A tiny computer called Edison opens doors to new categories of computing.
Announced at CES 2014 in Las Vegas, Intel has developed a tiny computer that’s the same size and form factor of an SD card. Edison, as the bite-sized PC is dubbed, houses Intel’s previously announced Quark processor. The unveiling made quite a bit of noise at the show, and the product itself seems poised to make waves in the burgeoning wearables industry, once it’s available this summer.
What’s special about Edison — in addition to its size — is the power it packs. As mentioned, it houses a dual-core Quark SOC, which was designed for ultra-small and power-sensitive devices. In addition, Edison runs Linux and comes with an array of connectivity and I/O capabilities, including built-in Wi-Fi and Bluetooth LE.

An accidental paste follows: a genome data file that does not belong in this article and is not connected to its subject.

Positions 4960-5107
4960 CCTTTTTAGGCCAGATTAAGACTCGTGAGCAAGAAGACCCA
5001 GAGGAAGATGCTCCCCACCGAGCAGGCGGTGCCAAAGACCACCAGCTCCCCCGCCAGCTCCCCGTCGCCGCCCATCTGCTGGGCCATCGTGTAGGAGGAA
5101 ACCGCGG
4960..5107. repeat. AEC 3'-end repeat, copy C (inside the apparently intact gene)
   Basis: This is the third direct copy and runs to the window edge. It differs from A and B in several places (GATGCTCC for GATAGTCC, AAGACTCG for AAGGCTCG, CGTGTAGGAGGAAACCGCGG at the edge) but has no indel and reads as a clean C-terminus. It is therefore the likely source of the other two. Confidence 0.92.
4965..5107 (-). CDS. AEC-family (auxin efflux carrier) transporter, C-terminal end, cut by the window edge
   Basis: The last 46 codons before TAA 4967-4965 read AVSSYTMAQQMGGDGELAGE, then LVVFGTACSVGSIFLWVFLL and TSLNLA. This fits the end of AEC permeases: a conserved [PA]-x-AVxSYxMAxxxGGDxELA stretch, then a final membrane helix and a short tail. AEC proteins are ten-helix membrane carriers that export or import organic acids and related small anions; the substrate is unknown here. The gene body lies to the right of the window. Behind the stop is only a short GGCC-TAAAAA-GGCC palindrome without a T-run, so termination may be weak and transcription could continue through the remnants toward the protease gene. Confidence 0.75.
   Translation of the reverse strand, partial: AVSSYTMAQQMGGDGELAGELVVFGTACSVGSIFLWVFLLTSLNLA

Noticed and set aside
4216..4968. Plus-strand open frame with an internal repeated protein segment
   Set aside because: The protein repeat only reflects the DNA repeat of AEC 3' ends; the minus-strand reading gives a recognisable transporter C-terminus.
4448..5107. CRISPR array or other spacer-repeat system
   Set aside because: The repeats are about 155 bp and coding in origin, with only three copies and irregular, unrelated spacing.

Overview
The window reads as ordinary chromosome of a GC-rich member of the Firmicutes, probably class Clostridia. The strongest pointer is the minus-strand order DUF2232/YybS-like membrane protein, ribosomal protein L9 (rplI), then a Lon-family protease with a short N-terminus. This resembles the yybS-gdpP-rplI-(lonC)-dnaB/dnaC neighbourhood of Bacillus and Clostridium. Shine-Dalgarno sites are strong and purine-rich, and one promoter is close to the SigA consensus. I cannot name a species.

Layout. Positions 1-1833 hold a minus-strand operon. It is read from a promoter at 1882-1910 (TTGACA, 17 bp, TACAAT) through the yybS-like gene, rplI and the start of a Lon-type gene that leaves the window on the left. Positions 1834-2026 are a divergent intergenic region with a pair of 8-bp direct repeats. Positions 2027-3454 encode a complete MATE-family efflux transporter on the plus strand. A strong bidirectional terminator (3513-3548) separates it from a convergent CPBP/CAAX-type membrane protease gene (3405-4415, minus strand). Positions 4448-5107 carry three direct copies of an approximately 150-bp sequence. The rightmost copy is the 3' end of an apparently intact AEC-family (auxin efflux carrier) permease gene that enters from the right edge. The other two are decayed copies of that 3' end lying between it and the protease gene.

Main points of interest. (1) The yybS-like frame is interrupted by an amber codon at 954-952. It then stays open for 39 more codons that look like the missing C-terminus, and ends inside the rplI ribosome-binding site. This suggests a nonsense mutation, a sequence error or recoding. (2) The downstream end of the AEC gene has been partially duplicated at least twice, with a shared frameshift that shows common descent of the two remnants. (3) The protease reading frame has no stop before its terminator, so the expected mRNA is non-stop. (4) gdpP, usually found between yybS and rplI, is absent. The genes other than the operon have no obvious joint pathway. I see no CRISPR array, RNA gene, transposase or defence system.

Brian Krzanich, Intel’s Chief Executive Officer, demonstrated Edison’s capabilities at CES using a Mimo onesie that utilized Intel’s technology to transmit data to, interestingly, a coffee mug. Presumably, in the real world, the onesie would notify parents of a baby waking up or any changes in body temperature.
With the demonstration, Krzanich and the Edison seemed to open doors to new innovations in the so-called Internet of Things edge devices.
To no one’s surprise, wearables have been a hot topic thus far at this year’s Consumer Electronics Show. Items from bracelets to headphones to glasses have been showing up, outfitted with sensors and processors, and all of them together indicate an industry that’s ripe for growth. With Edison, the possibilities for innovation in wearables seem even greater, as makers now have a power-packed computer that they can attach to pretty much anything.